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Health and wellness benefits are exploding; are you keeping up?

A WorldatWork survey shows companies offered a wide variety of health and wellness benefits at an expanded rate last year. Is your company keeping pace?

At a time when employee retention can be challenging, a new WorldatWork survey, conducted by Korn Ferry Hay Group, showed employers dramatically increased health and wellness benefits in 2017. In fact, of the 22 benefits offered in a more widespread way than in 2016, 21 of them were health and wellness-related.

Telemedicine took the lead. In 2016, 49% of companies offered it, but the number jumped to 73% last year. Wellness gamification -- everything from contests to avatars and lotteries --also jumped from 37% in 2016 to 45% in 2017.

It's not that surprising that employers are doubling down on offering health and wellness benefits, said John Sumser, principal analyst at HRExaminer. "First of all, benefits are always what I would refer to as 'hygiene-oriented factors' that don't improve morale, but if an employer screws them up, it can hurt morale," Sumser said. In today's tight job market, "I think it's normal for companies to be rolling out more health and wellness benefits."

Less normal was the fact that 28% of companies now offer some kind of incentives around wearable technology. Wearables are already popular with consumers looking for help and encouragement with fitness and lifestyle issues. According to the WorldatWork survey, 20% of companies offered wearables to support fitness as a stand-alone benefit last year, and 7% of companies included wearables in their existing health plans.

health and wellness benefits infographic

But, to Sumser, wearables as a corporate-sponsored health and wellness benefit could raise some red flags with employees concerned about privacy. "Wearables can be a kind of surveillance," he said. "As a benefit, it could really scare the hell out of people. If I'm wearing that watch, the company knows I'm going outside to have a cigarette or I'm not exercising. There's a dark side to them and a concern that I'm not sure HR departments really want to trigger."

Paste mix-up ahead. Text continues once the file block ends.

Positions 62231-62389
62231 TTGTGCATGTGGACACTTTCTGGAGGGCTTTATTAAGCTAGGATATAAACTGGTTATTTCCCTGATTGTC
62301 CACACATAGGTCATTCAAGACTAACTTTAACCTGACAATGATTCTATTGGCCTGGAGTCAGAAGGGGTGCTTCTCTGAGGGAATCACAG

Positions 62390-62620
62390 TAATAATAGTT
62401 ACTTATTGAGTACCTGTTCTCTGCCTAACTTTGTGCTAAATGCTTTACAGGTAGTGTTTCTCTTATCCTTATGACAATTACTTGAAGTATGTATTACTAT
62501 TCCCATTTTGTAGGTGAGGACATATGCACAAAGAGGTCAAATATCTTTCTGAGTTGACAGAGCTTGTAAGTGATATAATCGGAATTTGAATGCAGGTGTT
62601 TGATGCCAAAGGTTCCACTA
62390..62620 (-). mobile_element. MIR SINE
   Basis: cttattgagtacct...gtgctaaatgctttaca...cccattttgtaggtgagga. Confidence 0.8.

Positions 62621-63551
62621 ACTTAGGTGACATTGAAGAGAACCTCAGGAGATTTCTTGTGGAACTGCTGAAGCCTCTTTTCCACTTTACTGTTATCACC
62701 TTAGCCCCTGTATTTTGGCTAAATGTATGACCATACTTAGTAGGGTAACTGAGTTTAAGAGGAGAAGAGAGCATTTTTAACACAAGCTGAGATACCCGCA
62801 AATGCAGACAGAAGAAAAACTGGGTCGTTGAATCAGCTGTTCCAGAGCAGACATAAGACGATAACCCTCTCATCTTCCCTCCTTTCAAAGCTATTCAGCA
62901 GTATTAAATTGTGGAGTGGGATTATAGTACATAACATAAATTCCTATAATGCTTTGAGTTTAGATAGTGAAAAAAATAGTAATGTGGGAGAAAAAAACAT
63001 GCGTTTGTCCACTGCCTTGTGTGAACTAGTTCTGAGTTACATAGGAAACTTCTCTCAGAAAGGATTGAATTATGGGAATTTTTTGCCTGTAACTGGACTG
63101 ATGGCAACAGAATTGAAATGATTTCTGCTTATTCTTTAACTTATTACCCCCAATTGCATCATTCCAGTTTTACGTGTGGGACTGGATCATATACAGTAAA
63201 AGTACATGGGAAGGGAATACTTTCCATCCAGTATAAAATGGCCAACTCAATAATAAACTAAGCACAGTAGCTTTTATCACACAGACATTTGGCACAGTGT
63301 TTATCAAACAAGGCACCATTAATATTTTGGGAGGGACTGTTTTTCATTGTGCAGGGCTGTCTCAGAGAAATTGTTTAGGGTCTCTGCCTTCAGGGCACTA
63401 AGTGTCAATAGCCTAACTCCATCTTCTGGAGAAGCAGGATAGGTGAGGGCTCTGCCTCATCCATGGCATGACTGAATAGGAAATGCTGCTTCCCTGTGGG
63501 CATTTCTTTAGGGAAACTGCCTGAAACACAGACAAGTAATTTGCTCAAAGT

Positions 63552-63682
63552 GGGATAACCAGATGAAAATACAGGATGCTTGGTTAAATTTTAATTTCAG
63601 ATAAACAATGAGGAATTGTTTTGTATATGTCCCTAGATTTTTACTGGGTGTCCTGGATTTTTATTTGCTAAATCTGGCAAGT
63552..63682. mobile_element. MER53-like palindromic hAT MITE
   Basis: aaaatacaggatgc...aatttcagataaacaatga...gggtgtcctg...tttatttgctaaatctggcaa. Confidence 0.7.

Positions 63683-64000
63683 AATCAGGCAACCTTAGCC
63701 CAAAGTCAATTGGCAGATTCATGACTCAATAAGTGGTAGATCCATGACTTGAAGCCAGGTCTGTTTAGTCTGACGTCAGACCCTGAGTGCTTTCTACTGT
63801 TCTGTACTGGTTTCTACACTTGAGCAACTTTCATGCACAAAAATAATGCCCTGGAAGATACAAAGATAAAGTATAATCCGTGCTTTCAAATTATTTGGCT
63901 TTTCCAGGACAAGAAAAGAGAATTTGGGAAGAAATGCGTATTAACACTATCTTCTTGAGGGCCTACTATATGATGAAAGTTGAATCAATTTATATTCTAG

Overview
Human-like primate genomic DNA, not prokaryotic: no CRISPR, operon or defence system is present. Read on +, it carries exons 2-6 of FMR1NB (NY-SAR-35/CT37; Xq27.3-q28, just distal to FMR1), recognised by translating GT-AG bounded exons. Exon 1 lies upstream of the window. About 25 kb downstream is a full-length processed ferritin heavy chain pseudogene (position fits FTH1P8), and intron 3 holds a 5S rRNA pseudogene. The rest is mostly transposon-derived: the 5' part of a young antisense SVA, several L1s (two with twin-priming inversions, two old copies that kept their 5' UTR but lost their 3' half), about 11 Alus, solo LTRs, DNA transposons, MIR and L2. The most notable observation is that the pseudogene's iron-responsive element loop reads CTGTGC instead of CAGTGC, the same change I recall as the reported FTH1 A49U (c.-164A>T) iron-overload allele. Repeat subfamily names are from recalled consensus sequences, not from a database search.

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How could your organization implement a wearables effort that doesn't seem invasive?
It would be great if companies would focus on offering programs that actually improve health, and have been independently verified.  Let's not worry about how to introduce a non-invasive wearables program.  Let's worry about introducing a program that has positive results!  -- Linda Riddell 
I agree Linda! Any concrete suggestions or companies you know of doing this? -- thanks, Valerie Silverthorne
Companies that have gone through a third party independent validation of their results can be found at .  Purchasers should ask for this or other validation, and not just believe what the vendors are telling them.  It takes a specialized skill set to measure and describe results of health programs, not just a marketing background.